In this case, the applying the energy for bonding to the bonding film 3 may be performed by a method in which the bonding film 3 is heated or a method in which the compressive force is applied to the bonding film 3, in addition to the above mentioned method in which the energy beam is irradiated on the bonding film 3. In this regard, one or more of which may be used independently or in combination. These methods are preferably used because they are capable of relatively easily and efficiently applying the energy for bonding to the bonding film 3.

In the case where the energy for bonding is applied to the bonding film 3 by heating the bonding film 3, a heating temperature is preferably in the range of about 25 to 100° C., and more preferably in the range of about 50 to 100° C. If the bonding film 3 is heated at a temperature of the above range, it is possible to reliably activate the bonding film 3 while reliably preventing the first base member 21 and the second base member 22 from being thermally altered or deteriorated.

Further, a heating time is set great enough to break the molecular bonds of the silicone compounds present in the vicinity of the surface 32 of the bonding film 3. Specifically, the heating temperature may be preferably in the range of about 1 to 30 minutes if the heating temperature is set to the above mentioned range. Furthermore, the bonding film 3 may be heated by any method. Examples of the heating method include various kinds of methods such as a method of using a heater, a method of irradiating an infrared ray and a method of making contact with a flame.

In the case of using the method of irradiating the infrared ray, it is preferred that the first base member 21 or the second base member 22 is made of a light-absorbing material. This ensures that the first base member 21 or the second base member 22 can generate heat efficiently when the infrared ray is irradiated thereon. As a result, it is possible to efficiently heat the bonding film 3.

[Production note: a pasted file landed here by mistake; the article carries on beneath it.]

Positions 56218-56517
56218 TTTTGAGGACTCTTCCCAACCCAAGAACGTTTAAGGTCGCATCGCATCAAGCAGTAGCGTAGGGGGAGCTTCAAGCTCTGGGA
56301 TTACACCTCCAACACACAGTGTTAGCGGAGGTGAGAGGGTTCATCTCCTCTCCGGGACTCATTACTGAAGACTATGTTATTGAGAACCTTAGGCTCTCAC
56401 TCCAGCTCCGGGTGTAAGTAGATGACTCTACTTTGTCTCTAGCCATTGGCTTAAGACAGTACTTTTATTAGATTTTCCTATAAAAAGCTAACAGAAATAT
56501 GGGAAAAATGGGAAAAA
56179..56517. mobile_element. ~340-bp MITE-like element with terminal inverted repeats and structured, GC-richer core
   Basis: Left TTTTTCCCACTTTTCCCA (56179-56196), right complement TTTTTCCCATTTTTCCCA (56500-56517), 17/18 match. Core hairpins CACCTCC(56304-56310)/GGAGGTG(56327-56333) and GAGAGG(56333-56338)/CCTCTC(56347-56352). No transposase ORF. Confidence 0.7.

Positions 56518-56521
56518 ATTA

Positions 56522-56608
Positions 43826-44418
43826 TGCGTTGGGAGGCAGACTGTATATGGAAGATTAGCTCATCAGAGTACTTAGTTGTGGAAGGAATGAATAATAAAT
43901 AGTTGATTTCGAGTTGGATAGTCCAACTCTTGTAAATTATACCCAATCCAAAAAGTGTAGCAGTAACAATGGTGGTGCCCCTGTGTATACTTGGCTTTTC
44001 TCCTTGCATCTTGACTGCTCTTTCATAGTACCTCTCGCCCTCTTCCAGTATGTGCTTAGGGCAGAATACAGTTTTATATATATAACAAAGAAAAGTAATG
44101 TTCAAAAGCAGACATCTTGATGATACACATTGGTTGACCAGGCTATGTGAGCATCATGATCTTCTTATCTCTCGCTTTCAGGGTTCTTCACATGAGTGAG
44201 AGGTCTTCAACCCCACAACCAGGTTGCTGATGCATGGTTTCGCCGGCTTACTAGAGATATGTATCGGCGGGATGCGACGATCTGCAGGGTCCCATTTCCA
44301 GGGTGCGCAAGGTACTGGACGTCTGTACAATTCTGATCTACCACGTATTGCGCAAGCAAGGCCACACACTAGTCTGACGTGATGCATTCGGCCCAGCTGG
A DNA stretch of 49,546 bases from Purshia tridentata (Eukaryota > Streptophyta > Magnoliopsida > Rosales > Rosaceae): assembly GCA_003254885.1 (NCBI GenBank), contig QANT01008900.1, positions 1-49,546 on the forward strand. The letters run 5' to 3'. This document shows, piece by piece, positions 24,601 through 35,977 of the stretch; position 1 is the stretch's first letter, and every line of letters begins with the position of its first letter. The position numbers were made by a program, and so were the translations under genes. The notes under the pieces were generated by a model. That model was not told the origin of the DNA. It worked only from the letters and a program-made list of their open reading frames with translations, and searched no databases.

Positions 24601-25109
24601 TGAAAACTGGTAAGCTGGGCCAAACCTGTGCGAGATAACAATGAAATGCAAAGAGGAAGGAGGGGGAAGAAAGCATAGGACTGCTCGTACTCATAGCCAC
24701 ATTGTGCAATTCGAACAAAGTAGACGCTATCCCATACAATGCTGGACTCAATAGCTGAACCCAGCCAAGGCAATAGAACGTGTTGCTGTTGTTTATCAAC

Further, in the case of using the method of using the heater or the method of making contact with the flame, it is preferred that, between the first base member 21 and the second base member 22, the base member with which the heater or the flame makes contact is made of a material that exhibits superior thermal conductivity. This makes it possible to efficiently transfer the heat to the bonding film 3 through the first base member 21 or the second base member 22, thereby efficiently heating the bonding film 3.

Furthermore, in the case where the energy for bonding is applied to the bonding film 3 by imparting the compressive force to the bonding film 3, it is preferred that the first base member 21 and the second base member 22 are compressed against each other. Specifically, a pressure in compressing them is preferably in the range of about 0.2 to 10 MPa, and more preferably in the range of about 1 to 5 MPa.

This makes it possible to easily apply appropriate energy for bonding to the bonding film 3 by merely performing a compressing operation, which ensures that a sufficiently high bonding property with respect to the second base member 22 is developed in the bonding film 3. Although the pressure may exceed the above upper limit value, it is likely that damages and the like occur in the first base member 21 and the second base member 22, depending on the constituent materials thereof.

Further, a compressing time is not particularly limited to a specific value, but is preferably in the range of about 10 seconds to 30 minutes. In this regard, it is to be noted that the compressing time can be suitably changed, depending on magnitude of the compressive force. Specifically, the compressing time can be shortened as the compressive force becomes greater.

Here, description will be made on a mechanism that the first base member 21 and the second base member 22 are bonded together in this process. Hereinafter, description will be representatively offered regarding a case that the hydroxyl groups are exposed in the surface 24 of the second base member 22.

In this process, when the first base member 21 and the second base member 22 are laminated together so that the bonding film 3 formed on the first base member 21 makes contact with the bonding surface 24 of the second base member 22, the hydroxyl groups existing on the surface 32 of the bonding film 3 and the hydroxyl groups existing on the bonding surface 24 of the second base member 22 are attracted together, as a result of which hydrogen bonds are generated between the above adjacent hydroxyl groups. It is conceived that the generation of the hydrogen bonds makes it possible to bond the first base member 21 and the second base member 22 together.